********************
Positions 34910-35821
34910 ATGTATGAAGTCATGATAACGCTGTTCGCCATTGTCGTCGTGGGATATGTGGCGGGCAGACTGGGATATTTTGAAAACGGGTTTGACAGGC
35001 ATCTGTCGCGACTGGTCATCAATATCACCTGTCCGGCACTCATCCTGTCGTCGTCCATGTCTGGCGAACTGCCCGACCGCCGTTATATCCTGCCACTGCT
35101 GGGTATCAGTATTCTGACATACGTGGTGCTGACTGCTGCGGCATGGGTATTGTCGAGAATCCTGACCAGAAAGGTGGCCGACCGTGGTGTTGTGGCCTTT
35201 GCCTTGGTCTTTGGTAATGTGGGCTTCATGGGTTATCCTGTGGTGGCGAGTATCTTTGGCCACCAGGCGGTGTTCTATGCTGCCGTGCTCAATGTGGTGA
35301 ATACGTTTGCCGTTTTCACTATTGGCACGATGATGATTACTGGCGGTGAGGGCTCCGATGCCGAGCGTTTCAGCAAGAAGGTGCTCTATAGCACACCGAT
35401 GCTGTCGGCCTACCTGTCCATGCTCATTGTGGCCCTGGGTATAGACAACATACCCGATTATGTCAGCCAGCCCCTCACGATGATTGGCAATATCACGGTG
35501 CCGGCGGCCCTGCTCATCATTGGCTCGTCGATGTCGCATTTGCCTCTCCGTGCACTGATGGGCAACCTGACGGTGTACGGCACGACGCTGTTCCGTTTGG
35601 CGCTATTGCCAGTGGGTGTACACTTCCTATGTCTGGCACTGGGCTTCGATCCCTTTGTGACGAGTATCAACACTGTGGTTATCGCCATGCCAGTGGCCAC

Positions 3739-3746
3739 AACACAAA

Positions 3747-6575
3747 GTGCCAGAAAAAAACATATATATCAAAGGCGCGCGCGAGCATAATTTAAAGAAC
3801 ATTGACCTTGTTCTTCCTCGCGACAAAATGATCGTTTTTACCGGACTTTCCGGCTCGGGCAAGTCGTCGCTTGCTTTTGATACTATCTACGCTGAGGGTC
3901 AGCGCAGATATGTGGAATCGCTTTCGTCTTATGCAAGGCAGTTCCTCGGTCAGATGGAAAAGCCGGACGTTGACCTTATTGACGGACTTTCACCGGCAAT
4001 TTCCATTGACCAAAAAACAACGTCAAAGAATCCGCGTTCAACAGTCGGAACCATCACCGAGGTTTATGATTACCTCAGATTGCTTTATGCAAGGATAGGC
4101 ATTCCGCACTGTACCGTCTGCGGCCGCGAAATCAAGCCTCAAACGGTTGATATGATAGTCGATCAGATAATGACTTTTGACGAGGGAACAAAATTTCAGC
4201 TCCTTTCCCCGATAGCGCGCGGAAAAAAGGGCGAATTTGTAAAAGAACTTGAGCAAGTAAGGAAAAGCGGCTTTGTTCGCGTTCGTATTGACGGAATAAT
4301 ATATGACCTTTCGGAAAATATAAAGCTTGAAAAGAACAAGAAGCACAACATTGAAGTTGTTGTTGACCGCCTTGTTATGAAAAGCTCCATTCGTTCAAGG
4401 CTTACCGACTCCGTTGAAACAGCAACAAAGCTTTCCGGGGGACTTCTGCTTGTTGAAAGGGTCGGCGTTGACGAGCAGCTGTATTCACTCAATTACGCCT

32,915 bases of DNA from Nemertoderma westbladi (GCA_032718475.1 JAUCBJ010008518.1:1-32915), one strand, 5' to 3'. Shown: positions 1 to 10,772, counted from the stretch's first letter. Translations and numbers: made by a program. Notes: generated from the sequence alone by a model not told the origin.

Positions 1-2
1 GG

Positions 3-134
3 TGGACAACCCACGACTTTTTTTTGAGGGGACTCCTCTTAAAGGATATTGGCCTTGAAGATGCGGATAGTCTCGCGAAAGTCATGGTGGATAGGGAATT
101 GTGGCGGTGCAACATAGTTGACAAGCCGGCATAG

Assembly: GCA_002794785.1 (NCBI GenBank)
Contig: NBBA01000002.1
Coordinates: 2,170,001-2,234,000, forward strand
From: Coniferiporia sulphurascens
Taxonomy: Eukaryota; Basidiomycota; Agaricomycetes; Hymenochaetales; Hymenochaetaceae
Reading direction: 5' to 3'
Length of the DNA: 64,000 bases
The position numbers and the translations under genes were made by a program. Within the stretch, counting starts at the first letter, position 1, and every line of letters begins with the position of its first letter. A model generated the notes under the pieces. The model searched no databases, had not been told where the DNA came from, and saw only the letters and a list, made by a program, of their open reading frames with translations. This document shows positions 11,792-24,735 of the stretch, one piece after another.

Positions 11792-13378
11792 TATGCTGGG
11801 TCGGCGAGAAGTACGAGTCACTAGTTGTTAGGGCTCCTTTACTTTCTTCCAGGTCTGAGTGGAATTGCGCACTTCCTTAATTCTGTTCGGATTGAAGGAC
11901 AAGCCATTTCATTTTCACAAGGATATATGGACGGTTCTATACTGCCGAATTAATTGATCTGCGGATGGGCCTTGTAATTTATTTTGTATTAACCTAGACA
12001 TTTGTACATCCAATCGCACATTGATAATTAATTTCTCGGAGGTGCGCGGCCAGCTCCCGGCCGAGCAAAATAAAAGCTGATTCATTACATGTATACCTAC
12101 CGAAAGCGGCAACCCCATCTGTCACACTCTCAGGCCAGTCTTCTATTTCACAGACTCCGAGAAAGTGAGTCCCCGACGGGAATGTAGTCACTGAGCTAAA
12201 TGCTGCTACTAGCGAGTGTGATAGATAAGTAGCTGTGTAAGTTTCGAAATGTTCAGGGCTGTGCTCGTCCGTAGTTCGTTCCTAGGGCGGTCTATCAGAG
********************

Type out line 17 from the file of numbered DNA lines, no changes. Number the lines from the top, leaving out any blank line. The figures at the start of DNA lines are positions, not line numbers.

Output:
4101 ATTCCGCACTGTACCGTCTGCGGCCGCGAAATCAAGCCTCAAACGGTTGATATGATAGTCGATCAGATAATGACTTTTGACGAGGGAACAAAATTTCAGC